chl at clerew.man.ac.uk
Fri Sep 10 20:30:42 BST 2010
On Wed, 08 Sep 2010 13:00:04 +0100, Peter Fairbrother
<zenadsl6186 at zen.co.uk> wrote:
> Both "in transmission", and having "been transmitted", Clear as day.
>> the law cannot be intending to make a distinction between whether
>> someone has bothered to read them or not.
> It *doesn't* make any such distinction. That's the point.
> If they are stored in a system - whether public or private - which has
> been used to transmit them, so that the recipient can access them, then
> they are "in transmission". It makes no difference whether the recipient
> has already accessed them or not.
I think not. If the "doormat" doctrine has any validity at all (and I
believe it does), then once the message has reached its intended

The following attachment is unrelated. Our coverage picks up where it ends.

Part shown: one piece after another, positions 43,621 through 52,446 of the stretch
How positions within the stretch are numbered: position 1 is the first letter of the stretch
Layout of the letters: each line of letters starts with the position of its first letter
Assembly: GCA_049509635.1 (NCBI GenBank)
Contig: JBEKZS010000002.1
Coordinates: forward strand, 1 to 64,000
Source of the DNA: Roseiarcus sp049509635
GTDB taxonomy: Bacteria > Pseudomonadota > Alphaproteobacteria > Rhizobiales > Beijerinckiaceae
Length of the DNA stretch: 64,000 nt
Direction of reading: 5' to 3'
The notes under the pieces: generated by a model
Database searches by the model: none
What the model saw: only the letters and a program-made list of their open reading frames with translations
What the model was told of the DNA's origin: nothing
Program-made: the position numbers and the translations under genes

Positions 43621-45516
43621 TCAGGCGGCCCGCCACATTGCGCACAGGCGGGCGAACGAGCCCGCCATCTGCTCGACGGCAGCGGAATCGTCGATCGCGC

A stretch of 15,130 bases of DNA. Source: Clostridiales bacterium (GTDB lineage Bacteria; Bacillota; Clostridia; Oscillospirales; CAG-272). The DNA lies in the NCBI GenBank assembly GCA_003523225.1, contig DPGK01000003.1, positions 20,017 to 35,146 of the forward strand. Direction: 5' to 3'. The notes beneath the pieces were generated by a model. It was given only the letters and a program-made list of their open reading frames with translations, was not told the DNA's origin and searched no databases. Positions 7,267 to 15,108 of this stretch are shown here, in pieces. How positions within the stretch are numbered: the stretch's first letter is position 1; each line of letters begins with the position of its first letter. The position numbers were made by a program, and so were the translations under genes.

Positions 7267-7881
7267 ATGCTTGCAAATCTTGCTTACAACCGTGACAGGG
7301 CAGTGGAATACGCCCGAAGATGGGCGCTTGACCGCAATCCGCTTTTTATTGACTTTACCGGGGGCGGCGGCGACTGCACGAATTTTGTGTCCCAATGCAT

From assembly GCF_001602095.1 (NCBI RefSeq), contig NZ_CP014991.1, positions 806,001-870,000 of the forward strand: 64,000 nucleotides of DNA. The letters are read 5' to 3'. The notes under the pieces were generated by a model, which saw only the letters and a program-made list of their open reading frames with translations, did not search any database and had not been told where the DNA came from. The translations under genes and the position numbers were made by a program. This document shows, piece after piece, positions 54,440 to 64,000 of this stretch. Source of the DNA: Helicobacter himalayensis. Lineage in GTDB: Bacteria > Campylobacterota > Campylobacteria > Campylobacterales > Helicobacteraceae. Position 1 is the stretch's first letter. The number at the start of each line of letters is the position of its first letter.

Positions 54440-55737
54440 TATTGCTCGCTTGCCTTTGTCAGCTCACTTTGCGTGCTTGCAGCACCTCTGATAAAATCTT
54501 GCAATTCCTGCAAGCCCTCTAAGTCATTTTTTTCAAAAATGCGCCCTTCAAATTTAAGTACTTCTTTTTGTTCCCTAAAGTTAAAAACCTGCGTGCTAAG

destination (e.g. a computer or an answering machine), then it has been
"delivered", and is no longer in transmission.
If only one copy of the message exists, then that is the end of the
matter. But if a second copy has been retained on the public side of the
doormat (has not been deleted from the POP3 mailbox), then that copy is
still "in transmission" (from the bits of the act that you quoted),
because the recipient can still request it. If he then deletes it (whether
or not the telcom actually deletes it or simply marks it for deletion
later), then it is no longer "available" to the recipient.
RIPA allows warranted interception of stuff still "in transmission". If
they want something already "delivered", then they need a PACE warrant.
Charles H. Lindsey ---------At Home, doing my own thing------------------------
Tel: +44 161 436 6131
Email: chl at clerew.man.ac.uk Snail: 5 Clerewood Ave, CHEADLE, SK8 3JU, U.K.
PGP: 2C15F1A9 Fingerprint: 73 6D C2 51 93 A0 01 E7 65 E8 64 7E 14 A4 AB A5
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